I’m not saying there’s a practical reason to wear itty bitty clay Starbucks cups on your wrist, but I’m not saying there isn’t either. This bracelet can be customized with any of the 60+ food charms seller CMY Klays makes, but that cute little Starbucks cup is totally my favorite. If Frappuccinos are a little too sweet for your taste, you can opt for an iced coffee charm instead. Top it off with a macaron charm for good measure to satisfy your sweet tooth all day long – minus the actual sugar! [$15, CMYKlays]
Why, why must Starbucks insist on butchering the spelling of your name on every grande soy macchiato with an extra espresso shot that you order? Paul Gale knows the answer, and here he answers the greatest question of our time. Prepare to be enlightened. [Mashable]
Like most people who live on planet Earth, I adore me some Pumpkin Spice Lattes. I never expected the drink to be as healthy as say, kale, but as it turns out, its ingredients give a whole new meaning to the word “junk food.” In the midst of all the pre-autumn pumpkin hype, Vani Hari, the woman behind the healthy living blog Food Babe, is on a public mission to make Pumpkin Spice Lattes healthier. In a post on her blog, she shares an eye-opening list of what’s actually in the beloved PSL. Among lots of icky artificial flavors and preservatives, a serving of the drink includes two doses Caramel Color Level IV, a food coloring that sounds harmless in name but is actually made with ammonia and considered a carcinogen. Hari wants that food coloring taken out of the recipe. She’s also hoping to pressure Starbucks to do away with other harmful additives, offer organic milk at all store locations, and make the ingredients lists for their products publicly available. For a company that goes to great lengths to frame itself as transparent, health-conscious and socially aware, these requests hardly seem extravagant. Keep reading »
Almost 400 people bought coffee for the customer behind them at a drive-through Starbucks in St. Petersburg, Florida, on Wednesday. That morning, after paying for her own drink, a woman asked to pay for the drink of the customer in the car next in line behind her. That person paid it forward by paying for the person behind them, and the chain of kindness continued until baristas tallied 378 people paying for strangers’ drinks. When each driver arrived at the drive-through window to pay for their orders, barista Vu Nguyen would let them know that the driver in front of them had paid for their drink and asked if they’d like to return the favor. Keep reading »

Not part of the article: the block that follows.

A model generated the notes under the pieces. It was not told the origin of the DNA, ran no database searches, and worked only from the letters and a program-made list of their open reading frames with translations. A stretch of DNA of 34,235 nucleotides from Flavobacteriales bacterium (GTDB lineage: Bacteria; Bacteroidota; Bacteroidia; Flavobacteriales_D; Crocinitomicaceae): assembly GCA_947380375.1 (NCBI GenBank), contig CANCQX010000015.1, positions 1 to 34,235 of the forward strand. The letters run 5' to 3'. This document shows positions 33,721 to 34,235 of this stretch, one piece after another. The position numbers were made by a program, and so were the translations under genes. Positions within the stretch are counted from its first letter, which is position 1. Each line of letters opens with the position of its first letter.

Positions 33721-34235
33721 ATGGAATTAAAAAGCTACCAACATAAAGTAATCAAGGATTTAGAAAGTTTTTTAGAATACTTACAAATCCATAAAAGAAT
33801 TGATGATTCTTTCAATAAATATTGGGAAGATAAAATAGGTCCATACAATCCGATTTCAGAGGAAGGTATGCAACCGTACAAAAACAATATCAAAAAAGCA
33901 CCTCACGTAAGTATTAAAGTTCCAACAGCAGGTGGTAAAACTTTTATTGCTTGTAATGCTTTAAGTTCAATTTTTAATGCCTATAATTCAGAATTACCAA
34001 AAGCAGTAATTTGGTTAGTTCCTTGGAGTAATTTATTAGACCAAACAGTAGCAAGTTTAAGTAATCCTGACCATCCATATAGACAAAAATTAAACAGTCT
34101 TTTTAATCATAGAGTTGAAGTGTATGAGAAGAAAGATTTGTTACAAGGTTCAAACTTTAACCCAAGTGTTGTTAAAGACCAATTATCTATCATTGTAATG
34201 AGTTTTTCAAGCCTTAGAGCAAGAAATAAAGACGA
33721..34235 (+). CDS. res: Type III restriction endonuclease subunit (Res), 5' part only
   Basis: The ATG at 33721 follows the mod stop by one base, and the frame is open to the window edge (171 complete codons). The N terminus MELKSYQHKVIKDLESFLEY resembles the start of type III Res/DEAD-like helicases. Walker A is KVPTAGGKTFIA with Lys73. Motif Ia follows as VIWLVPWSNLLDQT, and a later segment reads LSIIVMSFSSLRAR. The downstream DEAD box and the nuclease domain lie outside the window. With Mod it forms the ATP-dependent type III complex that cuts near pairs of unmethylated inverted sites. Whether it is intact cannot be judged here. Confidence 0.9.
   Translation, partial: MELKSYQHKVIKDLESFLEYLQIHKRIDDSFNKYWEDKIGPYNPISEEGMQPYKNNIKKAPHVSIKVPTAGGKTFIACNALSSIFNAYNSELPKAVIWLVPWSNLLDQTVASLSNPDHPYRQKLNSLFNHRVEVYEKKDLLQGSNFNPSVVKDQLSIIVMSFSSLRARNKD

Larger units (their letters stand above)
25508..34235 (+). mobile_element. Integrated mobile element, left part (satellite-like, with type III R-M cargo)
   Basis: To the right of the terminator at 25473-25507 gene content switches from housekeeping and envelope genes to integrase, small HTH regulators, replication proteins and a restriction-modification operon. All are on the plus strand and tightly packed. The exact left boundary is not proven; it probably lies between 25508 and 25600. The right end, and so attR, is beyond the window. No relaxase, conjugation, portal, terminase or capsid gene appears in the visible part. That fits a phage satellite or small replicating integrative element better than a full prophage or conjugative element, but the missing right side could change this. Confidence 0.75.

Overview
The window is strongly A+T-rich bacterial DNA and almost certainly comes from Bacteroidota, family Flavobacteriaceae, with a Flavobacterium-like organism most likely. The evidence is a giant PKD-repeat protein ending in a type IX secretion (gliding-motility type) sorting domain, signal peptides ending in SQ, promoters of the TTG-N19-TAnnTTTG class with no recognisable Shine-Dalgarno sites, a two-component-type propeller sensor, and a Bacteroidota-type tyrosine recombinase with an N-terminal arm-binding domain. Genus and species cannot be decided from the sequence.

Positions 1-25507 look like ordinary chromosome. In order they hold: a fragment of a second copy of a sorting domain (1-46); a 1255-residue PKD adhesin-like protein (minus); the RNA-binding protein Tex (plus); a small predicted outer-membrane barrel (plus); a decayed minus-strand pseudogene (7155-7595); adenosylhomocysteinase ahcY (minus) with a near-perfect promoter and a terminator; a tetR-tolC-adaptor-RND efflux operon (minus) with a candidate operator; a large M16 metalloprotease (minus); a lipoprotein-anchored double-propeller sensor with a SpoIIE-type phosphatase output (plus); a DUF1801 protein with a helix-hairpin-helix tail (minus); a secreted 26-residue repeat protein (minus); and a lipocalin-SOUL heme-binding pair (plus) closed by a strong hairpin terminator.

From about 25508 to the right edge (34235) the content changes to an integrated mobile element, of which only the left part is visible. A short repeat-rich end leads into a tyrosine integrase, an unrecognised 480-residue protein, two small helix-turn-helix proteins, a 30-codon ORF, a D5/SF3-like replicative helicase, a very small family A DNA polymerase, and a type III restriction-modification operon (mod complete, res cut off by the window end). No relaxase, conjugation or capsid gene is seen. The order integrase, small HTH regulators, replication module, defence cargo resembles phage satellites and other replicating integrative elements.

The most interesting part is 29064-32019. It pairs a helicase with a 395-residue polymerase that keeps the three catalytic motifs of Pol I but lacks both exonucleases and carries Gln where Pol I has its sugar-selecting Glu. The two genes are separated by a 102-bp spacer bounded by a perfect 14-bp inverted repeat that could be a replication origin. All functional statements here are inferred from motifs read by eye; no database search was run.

[Said in the voice of a petulant teenager:] ”Thanks, Starbucks, for taking over my life EVEN MORE.”
The ‘bux announced last week that it’s making your fast food coffee experience even easier: you will soon be able to preorder your drinks and pay via an app, according to the tech blog Recode. Just like hailing a cab with Uber or ordering sushi over Seamless, coffee jerks can save time by paying for a coffee ahead of time and avoiding lines. The company is testing the process at an “undisclosed location” and will eventually bring it nationwide. I could see myself downloading the app, but use it only when I’m in a rush. (And I’m not that important to ever really be in a rush.) Part of what I like about Starbucks is it being a “third place” in addition to work and home. It’s a reason to get out of the office for a 10-minute break in the afternoon and stretch my legs. It’s about the short walk, the music, the socializing. The app sounds useful for, say, personal assistants in a rush to please their boss, but for me, I’m happy to take my time. Within reason, of course. [Recode]
Given all the stories we hear about women getting flack for breastfeeding in public, it’s so uplifting to hear about the experience of Julia Wykes, who was defended by a teenage Starbucks barista. Wykes stopped at the coffee shop while running errands with her five-month-old son; when he started to get cranky in line, she sat down to nurse him.
A fellow customer spotted this, and loudly bitched to the barista about Wykes. She asked the barista to stop her from breastfeeding because it was “disgusting.” The barista told the woman he’d take care of it and approached Wykes, but instead of confronting her, he offered her a voucher for a free drink and said, “I’m sorry you had to deal with such unpleasantness today,” prompting the bully to storm out of the shop. Keep reading »